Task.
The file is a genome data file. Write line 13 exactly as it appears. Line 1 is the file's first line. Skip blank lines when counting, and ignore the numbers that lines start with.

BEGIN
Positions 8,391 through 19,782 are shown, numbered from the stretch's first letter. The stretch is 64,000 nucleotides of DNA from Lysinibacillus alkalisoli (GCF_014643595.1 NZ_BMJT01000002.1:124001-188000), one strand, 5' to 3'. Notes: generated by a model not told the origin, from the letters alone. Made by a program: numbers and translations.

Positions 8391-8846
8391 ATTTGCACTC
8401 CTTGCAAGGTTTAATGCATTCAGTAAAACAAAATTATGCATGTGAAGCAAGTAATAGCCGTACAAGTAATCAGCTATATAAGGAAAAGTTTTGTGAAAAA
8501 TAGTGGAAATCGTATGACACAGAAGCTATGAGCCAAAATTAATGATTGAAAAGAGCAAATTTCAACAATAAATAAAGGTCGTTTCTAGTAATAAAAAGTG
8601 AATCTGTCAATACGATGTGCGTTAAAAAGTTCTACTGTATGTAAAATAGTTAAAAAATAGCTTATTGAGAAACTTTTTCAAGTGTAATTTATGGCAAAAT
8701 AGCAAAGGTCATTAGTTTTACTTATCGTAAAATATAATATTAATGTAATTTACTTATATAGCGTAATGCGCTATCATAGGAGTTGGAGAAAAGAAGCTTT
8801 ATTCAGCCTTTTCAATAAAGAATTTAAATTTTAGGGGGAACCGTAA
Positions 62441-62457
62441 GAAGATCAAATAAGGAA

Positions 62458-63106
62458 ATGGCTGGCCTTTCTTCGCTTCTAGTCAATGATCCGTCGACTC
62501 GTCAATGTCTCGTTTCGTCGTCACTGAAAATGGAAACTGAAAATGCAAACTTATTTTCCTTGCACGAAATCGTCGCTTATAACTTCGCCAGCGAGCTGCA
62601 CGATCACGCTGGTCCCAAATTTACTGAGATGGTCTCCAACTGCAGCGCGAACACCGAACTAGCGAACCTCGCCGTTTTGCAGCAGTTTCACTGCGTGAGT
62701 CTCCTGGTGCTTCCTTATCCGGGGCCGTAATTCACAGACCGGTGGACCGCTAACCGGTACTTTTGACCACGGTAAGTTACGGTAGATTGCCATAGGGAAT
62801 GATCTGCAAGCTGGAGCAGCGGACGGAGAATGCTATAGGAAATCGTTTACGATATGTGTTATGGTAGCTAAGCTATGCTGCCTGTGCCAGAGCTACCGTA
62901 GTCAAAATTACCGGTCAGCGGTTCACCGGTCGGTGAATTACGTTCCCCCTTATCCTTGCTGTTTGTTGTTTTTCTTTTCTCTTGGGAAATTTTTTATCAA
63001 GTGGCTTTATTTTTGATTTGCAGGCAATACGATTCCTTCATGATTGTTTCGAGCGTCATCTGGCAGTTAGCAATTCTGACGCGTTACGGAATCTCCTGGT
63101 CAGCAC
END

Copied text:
62501 GTCAATGTCTCGTTTCGTCGTCACTGAAAATGGAAACTGAAAATGCAAACTTATTTTCCTTGCACGAAATCGTCGCTTATAACTTCGCCAGCGAGCTGCA